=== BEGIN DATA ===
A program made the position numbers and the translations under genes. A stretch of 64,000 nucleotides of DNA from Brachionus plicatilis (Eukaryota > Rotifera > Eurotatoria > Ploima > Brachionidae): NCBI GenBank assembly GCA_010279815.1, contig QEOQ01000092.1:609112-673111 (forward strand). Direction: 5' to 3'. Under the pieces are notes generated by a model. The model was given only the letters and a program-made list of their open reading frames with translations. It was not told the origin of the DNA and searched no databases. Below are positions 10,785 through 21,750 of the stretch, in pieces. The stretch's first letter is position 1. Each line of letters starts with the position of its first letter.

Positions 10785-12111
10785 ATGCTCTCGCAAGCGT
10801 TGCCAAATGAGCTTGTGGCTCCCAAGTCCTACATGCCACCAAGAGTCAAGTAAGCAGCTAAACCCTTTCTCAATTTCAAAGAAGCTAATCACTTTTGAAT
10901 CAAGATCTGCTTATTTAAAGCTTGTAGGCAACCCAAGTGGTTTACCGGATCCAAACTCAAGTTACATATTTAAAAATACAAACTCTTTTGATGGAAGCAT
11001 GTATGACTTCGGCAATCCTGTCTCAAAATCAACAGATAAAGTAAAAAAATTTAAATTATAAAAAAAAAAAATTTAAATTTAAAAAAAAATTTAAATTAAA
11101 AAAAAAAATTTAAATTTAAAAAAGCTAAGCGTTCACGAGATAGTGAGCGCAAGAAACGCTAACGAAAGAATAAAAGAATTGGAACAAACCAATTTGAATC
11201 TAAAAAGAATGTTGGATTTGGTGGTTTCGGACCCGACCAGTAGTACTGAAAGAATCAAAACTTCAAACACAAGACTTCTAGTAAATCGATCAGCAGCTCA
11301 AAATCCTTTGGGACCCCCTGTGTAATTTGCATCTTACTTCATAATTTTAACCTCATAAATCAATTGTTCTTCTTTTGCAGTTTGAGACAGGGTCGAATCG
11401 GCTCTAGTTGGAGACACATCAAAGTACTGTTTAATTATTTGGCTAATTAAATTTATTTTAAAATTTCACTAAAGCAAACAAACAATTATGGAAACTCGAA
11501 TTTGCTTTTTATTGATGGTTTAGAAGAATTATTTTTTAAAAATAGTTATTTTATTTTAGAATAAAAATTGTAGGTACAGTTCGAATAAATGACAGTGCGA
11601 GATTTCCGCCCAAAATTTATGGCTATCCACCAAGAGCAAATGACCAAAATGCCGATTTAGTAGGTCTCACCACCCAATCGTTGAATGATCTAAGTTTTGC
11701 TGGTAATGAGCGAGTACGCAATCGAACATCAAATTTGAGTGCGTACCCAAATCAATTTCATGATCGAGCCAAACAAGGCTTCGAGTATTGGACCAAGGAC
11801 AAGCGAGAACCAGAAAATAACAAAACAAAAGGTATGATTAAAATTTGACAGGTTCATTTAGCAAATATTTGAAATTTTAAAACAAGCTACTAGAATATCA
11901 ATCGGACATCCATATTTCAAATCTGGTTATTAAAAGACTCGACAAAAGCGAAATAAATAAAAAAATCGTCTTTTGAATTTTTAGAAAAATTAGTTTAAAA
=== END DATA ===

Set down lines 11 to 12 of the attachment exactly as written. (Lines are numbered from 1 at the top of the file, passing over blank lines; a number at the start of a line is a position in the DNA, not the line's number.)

11501 TTTGCTTTTTATTGATGGTTTAGAAGAATTATTTTTTAAAAATAGTTATTTTATTTTAGAATAAAAATTGTAGGTACAGTTCGAATAAATGACAGTGCGA
11601 GATTTCCGCCCAAAATTTATGGCTATCCACCAAGAGCAAATGACCAAAATGCCGATTTAGTAGGTCTCACCACCCAATCGTTGAATGATCTAAGTTTTGC